Greening the animal feed sector: carbon footprint database development
EU and North American feed industry partners are building a freely accessible global database to register the environmental performance of the main livestock and fish feed ingredients from cultivation through to production through to the livestock farm gate.
The status of the project was discussed at the first GFLI stakeholder meeting in Brussels late last month.
'Sustainble animal protein production is the opportunity' - GFLI
Feed production represents 45% of the carbon footprint of livestock products globally, according to the UN’s Food and Agriculture Organization (FAO).
“It is clear the feed industry has to be proactive on this aspect. We came to the conclusion several years ago that any solution to reduce the carbon footprint of livestock products globally will be connected to feed performance,” said Nicolas Martin, policy advisor, at the EU feed manufacturers’ trade group, FEFAC.
The GFLI project builds on the “scientifically robust” life cycle analysis (LCA) methodology for feed derived under the Livestock Environmental Assessment and Performance (LEAP) partnership.
Harmonization of environmental footprint analysis methods strengthens credibility and establishes a level playing field, said Martin.
“We want to enable transparent monitoring of feed ingredients and to demonstrate continuous improvement.
“The idea is to present the tool as a service for the livestock industry, which can be used as a global reference for feed LCA data, comparable and measurable across world regions, that will support meaningful LCAs of livestock and fish products,” he said.
The database project involves three streams: the environmental impact of the use of feed ingredients in Europe, the same in terms of the US and Canada, and the footprint of fish feed ingredients globally.
“The European steering group is slightly ahead of our North American counterparts in data gathering as we were able to capitalize on a similar work we did previously with the European Commission.
“On the fish feed side, we are looking to define the list of ingredients to be assessed, but it will likely involve only marine sourced raw materials as the teams involved in the other streams will have gathered information relative to any plant based ingredients used in fish diets. The whole point of the three streams is to ensure we do not double up on work – we need economy of scale in this project – with all the data collated in the one portal anyway.”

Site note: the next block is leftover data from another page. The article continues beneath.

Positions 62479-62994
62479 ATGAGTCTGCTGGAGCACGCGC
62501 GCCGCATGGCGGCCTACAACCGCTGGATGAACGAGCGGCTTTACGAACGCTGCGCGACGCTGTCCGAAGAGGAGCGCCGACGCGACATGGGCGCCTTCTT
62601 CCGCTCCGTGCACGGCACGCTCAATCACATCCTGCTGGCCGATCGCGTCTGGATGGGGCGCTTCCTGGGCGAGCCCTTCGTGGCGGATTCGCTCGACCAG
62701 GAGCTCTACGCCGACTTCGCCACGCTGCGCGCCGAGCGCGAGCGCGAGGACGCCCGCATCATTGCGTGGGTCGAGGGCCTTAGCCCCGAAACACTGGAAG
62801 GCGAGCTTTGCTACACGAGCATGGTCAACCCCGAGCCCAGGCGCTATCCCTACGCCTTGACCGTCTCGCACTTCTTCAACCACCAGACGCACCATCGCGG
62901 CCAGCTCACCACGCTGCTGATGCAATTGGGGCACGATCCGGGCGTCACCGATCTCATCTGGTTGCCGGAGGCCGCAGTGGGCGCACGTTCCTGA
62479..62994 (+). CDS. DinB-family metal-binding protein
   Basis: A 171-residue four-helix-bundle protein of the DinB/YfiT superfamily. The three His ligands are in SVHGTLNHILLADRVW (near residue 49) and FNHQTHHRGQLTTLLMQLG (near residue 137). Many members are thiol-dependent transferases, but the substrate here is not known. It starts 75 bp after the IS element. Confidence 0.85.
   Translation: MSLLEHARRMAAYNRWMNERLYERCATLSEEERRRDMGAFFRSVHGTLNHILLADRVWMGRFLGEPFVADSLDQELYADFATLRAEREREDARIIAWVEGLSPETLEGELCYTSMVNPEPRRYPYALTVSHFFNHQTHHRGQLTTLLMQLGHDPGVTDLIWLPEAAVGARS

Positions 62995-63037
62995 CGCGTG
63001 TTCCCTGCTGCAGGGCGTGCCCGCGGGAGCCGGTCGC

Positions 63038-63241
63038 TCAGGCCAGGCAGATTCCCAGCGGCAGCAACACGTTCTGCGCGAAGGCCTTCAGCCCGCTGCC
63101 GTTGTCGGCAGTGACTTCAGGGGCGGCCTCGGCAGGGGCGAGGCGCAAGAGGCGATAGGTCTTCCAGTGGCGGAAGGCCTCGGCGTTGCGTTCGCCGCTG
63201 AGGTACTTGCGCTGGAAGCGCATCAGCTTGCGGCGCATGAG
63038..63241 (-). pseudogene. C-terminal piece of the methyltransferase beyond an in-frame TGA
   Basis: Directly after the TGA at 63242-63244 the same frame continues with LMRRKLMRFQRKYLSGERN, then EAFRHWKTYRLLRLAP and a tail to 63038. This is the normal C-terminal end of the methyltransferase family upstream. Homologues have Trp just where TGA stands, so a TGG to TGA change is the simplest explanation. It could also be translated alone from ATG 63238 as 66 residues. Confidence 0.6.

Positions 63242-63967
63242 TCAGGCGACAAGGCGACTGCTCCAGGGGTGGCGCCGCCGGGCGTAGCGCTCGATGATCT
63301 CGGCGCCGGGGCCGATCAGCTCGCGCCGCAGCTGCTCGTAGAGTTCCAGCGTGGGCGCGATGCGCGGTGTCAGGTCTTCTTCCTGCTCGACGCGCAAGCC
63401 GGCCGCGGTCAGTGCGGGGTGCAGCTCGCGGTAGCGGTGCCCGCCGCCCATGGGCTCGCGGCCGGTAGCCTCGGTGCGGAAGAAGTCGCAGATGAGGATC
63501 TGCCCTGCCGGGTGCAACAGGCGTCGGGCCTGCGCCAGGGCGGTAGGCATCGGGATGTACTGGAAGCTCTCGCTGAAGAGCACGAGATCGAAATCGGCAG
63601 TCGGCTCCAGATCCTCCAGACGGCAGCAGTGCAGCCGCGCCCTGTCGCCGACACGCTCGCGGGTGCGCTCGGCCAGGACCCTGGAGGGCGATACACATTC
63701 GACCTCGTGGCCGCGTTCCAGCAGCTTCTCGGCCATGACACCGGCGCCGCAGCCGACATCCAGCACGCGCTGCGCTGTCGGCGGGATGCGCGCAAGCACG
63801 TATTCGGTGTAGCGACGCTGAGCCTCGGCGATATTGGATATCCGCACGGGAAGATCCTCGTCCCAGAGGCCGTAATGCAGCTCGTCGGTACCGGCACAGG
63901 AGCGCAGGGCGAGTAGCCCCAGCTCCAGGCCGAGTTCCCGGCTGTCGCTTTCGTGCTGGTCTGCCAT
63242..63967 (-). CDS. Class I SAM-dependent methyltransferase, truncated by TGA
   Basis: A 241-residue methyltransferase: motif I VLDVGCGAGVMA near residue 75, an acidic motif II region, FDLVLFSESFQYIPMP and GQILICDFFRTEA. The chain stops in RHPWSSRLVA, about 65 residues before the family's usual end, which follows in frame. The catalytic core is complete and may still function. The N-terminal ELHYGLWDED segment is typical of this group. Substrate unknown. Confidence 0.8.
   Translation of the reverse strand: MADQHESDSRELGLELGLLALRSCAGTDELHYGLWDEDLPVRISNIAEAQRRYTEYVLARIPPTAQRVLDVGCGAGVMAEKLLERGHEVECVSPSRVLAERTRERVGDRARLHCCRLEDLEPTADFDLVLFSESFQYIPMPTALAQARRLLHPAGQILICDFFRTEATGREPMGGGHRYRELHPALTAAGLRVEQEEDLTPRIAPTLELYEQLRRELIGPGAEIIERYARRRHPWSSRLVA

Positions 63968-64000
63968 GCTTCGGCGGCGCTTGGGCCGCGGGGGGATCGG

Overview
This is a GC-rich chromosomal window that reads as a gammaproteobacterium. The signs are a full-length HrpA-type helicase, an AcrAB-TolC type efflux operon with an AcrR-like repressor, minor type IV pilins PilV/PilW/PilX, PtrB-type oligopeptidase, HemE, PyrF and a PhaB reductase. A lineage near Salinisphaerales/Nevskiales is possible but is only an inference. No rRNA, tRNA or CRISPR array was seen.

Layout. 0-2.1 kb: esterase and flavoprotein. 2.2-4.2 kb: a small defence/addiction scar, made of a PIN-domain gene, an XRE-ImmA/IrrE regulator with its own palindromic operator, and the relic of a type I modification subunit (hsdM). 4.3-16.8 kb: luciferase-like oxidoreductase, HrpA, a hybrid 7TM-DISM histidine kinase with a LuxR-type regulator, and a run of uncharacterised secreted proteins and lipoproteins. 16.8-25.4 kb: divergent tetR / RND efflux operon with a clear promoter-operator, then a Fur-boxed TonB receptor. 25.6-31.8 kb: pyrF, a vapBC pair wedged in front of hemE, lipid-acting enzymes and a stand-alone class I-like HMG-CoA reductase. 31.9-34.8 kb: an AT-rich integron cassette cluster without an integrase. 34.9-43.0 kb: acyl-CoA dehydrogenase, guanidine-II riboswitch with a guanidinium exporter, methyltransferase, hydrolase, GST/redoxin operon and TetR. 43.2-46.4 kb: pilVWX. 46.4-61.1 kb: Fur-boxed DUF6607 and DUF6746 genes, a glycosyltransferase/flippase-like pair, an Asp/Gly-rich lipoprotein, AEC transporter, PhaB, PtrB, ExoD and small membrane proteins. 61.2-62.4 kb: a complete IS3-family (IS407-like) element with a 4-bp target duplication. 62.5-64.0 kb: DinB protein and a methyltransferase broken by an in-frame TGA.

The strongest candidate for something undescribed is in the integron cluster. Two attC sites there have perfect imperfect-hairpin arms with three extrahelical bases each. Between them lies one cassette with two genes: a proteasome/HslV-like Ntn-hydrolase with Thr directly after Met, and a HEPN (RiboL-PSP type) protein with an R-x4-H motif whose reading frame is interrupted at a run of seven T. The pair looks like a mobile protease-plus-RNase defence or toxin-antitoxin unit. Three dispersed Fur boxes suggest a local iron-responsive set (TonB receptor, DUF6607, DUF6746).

The assessment of the impact of the environmental performance of co-products is challenging as it is more difficult to get data on ingredients like wheat bran, for example, he said. “However, we have been collaborating with feed industry suppliers to help us with evaluation. Crushers, for instance, can give us a good representation of the co-product manufacturing process. We also check the literature to get the right source of information on a product’s footprint.”
Discussions are currently underway to incorporate data on feed ingredients in additional regions, particularly in Brazil and in China. “Our objective is to have a dynamic tool, allowing us to add regions along the way," he told us.
Having carbon footprint data on a broad list of ingredients will give feed formulators a better understanding of how their firms’ products will impact the environment, and, more importantly, how they can lessen that impact, said Martin.
Nevertheless, the industry has been active in addressing environmental concerns related to feed inputs in recent years.
“Through formula manipulation, the addition of newly approved, innovative ingredients and better control of nutrient input, feed manufacturers and their customers are working together more diligently to create a smaller global livestock footprint,” Richard Sellers, senior vice president of public policy and education at the American Feed Industry Association (AFIA), told FeedNavigator, previously.